The usual rhythm of plant, wait, harvest here is more complicated than it used to be, upset by other skittish farmers, anxious to make what money they can before the crop seeds run out. What can’t be stolen or threshed can be devalued by pesticides. But if you play your genetic superworms and foul manure right, you might be able to keep the opposition at bay. Crops for consumption isn’t the point here–as long as you have the most cold, hard cash, your life of till and toil will be replaced by a life of ease come harvest.
Note: The photos in this preview are of a prototype. The art and design are final, but the cardstock and packaging of the final edition shown here are not. (The final product will match Hyperbole’s earlier release, Hocus.)
How It Works
Farmageddon is a hand management card game for two to four players. Players manage planting crops with playing farmer cards to collect money. The player with the most money in their score pile at the end of the game wins.
To begin, players shuffle the crop deck and the farmer deck. Each player receives three crop cards and four farmer cards. The player who last ate corn (or a corn product) begins.
The first thing players do on their turn is draw two crop cards. Next, they can perform any number of crop actions and up to two farmer actions. Crop actions involve players either planting a crop face up in front of them or fertilizing a crop (playing crop cards face down). Every card has a fertilizer threshold and cannot be harvested until that threshold is met. Players must fertilize at least once per turn if able (including fertilizing opponents’ crops!).
Finally, players draw one farmer card, harvest (score) all crops that have met their fertilizer threshold (and were not planted this turn), and discard down to six crop cards in hand.
While planting and harvesting crops is the core of the game, the farmer cards allow players to do things they wouldn’t otherwise be able to do, including harvesting the same turn they plant something, clearing another player’s crop, adjusting the value of a crop when harvested, or protecting a crop from tampering.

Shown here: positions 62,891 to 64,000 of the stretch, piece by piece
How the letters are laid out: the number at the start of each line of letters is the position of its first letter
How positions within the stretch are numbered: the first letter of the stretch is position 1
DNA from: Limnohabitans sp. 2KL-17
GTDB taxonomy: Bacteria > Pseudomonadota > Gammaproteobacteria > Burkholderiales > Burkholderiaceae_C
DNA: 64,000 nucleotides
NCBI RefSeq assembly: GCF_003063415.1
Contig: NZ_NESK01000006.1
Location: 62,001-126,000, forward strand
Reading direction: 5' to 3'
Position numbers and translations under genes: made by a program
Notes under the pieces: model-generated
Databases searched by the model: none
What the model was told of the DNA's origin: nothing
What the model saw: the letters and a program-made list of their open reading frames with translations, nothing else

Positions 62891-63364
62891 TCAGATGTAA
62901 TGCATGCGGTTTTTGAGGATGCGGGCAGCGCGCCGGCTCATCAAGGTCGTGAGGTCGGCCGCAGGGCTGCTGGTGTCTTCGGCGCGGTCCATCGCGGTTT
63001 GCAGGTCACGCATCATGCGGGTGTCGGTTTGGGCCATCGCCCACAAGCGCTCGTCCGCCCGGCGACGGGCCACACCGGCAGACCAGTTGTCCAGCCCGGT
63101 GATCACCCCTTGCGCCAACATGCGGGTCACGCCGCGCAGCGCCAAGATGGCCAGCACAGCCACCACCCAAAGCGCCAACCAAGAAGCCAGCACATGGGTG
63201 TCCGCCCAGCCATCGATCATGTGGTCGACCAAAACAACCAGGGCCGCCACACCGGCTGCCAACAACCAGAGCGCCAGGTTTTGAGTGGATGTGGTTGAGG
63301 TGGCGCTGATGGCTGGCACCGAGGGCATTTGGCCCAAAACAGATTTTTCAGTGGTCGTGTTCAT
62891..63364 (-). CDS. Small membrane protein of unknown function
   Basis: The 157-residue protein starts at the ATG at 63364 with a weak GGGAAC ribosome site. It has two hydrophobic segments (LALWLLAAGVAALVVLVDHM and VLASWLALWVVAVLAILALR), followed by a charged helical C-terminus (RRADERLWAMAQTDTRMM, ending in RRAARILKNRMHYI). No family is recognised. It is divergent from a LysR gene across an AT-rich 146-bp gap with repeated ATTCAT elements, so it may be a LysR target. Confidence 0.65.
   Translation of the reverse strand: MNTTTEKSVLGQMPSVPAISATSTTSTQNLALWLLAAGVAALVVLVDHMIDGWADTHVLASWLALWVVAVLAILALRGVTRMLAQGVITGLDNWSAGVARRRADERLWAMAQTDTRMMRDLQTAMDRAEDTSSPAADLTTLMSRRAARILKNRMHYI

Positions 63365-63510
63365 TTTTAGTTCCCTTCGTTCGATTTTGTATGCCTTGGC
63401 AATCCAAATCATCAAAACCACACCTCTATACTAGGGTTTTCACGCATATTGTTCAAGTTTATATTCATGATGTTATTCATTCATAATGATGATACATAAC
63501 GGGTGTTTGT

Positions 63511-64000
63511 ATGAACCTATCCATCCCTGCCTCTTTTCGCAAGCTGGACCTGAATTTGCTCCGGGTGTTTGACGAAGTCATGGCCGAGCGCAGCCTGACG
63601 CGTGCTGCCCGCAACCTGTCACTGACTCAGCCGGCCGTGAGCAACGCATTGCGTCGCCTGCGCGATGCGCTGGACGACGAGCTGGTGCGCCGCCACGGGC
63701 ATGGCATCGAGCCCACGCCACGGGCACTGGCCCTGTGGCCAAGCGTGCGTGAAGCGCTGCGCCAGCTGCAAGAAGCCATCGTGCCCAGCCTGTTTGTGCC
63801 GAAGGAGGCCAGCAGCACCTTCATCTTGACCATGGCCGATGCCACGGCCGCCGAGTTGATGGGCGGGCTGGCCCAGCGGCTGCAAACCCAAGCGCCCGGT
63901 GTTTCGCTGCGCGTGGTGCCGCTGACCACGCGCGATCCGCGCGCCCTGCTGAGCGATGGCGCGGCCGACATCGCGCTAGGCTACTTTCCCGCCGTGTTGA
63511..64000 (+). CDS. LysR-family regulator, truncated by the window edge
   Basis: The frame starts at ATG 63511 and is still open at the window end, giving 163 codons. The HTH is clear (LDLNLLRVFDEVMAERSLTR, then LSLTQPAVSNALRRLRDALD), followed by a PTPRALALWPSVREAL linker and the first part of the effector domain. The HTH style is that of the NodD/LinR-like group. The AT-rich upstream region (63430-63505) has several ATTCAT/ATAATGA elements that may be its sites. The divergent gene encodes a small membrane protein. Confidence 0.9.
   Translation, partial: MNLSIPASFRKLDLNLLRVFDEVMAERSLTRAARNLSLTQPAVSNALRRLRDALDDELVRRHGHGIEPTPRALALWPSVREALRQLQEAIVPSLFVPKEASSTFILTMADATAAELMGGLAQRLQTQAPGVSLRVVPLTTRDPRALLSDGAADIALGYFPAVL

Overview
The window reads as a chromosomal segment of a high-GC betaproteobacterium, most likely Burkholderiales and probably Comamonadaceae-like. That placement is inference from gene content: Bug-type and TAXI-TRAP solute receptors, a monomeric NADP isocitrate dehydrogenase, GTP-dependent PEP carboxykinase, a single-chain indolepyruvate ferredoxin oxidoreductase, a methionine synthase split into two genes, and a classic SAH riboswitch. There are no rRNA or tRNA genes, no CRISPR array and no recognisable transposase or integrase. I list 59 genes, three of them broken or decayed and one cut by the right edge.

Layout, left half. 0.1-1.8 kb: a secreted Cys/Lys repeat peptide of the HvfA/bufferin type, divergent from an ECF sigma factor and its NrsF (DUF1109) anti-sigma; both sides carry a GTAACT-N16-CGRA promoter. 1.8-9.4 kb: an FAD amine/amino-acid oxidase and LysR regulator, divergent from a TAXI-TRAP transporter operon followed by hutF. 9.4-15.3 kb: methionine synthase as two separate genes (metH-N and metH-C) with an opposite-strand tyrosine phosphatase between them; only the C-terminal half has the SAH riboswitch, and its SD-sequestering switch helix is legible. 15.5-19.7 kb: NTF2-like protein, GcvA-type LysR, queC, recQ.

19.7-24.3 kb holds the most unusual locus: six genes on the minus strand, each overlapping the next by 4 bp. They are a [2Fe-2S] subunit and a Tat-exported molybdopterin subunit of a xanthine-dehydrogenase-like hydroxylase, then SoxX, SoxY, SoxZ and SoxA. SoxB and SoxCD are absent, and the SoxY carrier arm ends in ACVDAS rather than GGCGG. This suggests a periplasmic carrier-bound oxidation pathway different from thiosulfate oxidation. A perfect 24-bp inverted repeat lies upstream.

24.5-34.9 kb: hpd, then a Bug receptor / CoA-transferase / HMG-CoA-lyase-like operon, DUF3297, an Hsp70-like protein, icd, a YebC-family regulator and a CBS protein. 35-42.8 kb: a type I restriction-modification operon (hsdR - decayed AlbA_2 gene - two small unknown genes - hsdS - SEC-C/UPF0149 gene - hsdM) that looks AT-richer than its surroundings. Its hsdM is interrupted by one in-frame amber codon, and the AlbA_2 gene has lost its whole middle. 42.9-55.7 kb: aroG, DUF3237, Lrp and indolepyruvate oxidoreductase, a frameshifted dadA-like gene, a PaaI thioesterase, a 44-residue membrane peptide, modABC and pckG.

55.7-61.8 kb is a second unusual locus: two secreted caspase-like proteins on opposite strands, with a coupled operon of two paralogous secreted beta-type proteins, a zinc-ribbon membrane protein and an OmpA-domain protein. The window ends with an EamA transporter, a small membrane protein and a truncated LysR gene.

The game ends when the crop deck runs out. The player who depleted the deck finishes their turn and each other player gets a turn, then all remaining crops that have met their fertilizer threshold are harvested. The player with the most money in their score pile wins.
It’s the End of the World as We Know It, or I Feel Fine?
The Farm Fresh Edition is the third incarnation of Grant Rodiek’s Farmageddon. Farmageddon originally appeared on the Game Crafter, then was professionally published with 5th Street Games (now defunct), and is currently en route to the USA in a completely revised edition from Rodiek’s own Hyperbole Games. This newest edition, beyond being the definitive version of the game, reflects Rodiek’s growth as a designer.
I no longer own the earlier edition of Farmageddon, but my memories of it are of a game firmly in the take-that camp. While the Farm Fresh Edition certainly retains much of the player interaction (even conflict) of the original game, there is a much more interesting hand management puzzle than in the previous editions, one that will help this edition appeal to a wider swath of game players.
The core of Farmageddon is very simple: you plant crops and harvest them. What adds spice to the game is the farmer cards. Each farmer card has a special action, and these actions, while adding some volatility to the game, are what keep players invested. Special actions can protect crop cards, make crops more valuable, allow you to draw more cards, or even destroy your opponents’ efforts. But as devastating as these effects may seem on the surface, the cards in the Farm Fresh Edition are well balanced. You may destroy your opponent’s crop with Thresher, but they take all fertilizer back into their hand. You may cause a Dust Bowl, destroying all crops on the table, but you have to discard another farmer card, sacrificing an action you could take later. You may foreclose on an opponent’s crop, but you have to compensate them with two crop cards of your own–a precious commodity. Every decision involves a trade-off–as it should be in a hand management game.
What keeps all of this interesting is one simple rule: you can’t harvest a crop the same turn you plant it. In addition to the hand management decision of what to plant and what to use as fertilizer, you also have to play your opponents. Do you risk planting the 15-point Wary Squash? Or should you go for the safer, nondescript, easier-to-get-away-with-but-only-4-point Sassy Wheat? It can be tempting to play all your cards at once to ensure your gains, but if you expend all your resources now, you will be at the mercy of players who were less cavalier with their cards later.